Let crab trap floats guide you to your fishing spot, guide says
When Chas Champagne, creator of the Matrix Shad soft-plastic lure, heads out in pursuit of fish, he often relies on a tried-and-true, real-time indicator of tidal movement near his favorite fishing locations.
But he doesn’t use his electronics or even consult online tidal prediction websites to do it.
So how does he pull it off?
He simply checks out a few crab traps on the way to his spot for the day.
Crab traps floats
“As soon as you launch, find crab trap floats set in tidal flows,” Champagne said. “Run your boat toward your spot next to the first few crab traps you see, and get a read from how the current is breaking off the float and rope.”
Now you’re armed with real-time tidal info including current strength and direction for the spot you had in mind — which might not actually be the best place to fish for the day.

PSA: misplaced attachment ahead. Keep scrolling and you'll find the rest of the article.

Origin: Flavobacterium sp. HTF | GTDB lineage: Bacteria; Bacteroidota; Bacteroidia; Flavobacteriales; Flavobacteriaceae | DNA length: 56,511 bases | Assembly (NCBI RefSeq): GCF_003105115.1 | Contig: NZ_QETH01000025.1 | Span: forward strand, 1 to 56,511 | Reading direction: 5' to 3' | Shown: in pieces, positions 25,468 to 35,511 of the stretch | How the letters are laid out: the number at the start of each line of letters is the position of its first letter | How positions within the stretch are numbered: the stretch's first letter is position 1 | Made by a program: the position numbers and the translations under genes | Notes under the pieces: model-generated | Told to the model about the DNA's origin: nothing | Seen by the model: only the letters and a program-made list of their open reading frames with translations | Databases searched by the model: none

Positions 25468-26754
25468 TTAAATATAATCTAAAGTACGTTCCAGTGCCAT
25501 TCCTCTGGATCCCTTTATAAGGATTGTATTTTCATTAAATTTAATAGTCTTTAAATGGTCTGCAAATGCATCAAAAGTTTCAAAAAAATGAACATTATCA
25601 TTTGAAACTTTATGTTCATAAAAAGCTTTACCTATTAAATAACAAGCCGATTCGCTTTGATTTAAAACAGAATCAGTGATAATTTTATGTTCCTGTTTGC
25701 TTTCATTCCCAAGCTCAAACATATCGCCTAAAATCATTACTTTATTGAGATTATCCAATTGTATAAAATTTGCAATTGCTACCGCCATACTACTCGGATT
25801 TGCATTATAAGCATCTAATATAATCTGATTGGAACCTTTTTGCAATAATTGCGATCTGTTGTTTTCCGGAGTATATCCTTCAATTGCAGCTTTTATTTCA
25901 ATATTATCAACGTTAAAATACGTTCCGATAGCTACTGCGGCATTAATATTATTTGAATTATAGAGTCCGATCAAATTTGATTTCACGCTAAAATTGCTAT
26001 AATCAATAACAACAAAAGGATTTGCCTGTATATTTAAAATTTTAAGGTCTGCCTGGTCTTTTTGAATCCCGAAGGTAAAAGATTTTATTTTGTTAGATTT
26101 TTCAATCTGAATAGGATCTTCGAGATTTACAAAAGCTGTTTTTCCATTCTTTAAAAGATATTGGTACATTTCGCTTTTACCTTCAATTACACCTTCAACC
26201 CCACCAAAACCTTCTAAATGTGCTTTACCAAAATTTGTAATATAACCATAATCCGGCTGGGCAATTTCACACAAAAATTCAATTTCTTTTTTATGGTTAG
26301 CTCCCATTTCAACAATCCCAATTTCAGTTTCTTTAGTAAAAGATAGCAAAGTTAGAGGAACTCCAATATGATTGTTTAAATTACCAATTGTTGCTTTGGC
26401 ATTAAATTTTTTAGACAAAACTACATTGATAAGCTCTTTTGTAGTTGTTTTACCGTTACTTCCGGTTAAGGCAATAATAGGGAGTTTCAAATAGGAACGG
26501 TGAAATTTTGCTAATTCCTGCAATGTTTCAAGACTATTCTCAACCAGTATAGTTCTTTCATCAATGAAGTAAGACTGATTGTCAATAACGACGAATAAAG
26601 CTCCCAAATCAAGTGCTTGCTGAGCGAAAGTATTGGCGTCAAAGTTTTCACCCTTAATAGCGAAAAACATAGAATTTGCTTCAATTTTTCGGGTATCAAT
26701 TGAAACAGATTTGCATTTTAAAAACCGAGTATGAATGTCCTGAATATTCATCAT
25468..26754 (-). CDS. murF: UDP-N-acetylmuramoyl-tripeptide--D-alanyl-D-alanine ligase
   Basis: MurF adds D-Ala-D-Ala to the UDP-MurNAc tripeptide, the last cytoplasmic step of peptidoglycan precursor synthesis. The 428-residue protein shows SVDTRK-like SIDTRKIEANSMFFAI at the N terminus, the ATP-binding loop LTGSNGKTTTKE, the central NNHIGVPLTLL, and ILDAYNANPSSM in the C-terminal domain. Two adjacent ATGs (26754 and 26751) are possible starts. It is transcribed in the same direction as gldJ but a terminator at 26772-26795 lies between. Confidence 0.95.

“I can’t tell you how many times I have come out of the pass, making a beeline for the exact spot we killed them at the day before, and see the crab floats swinging in a different direction,” Champagne said. “I don’t care how many we caught the day before, if the tide is wrong for that spot, it’s wrong.
“I’ll hook the boat right there and head for the spot that the tide and wind are telling me that day.”
Champagne said it’s better to rely on the information you’re presented with out on the water to make an educated decision about where to target rather than where other anglers say they’ve been catching.
To help, he suggested keeping logs and notes of your fishing activity.
“If you caught fish in a spot on a light, falling tide at a water temp of 65 degrees, you can bet your bottom dollar they’ll be back there in that situation almost every time,” Champagne said. “But don’t scratch your head for too long after you catch 75 trout in a spot just 24 hours earlier, and then wonder where they went when you go back the next day and catch only three with a different tide direction or speed.
“Just keep in the back of mind that as soon as the tide returns to what it was when you were catching, the fish will probably be right back at it.”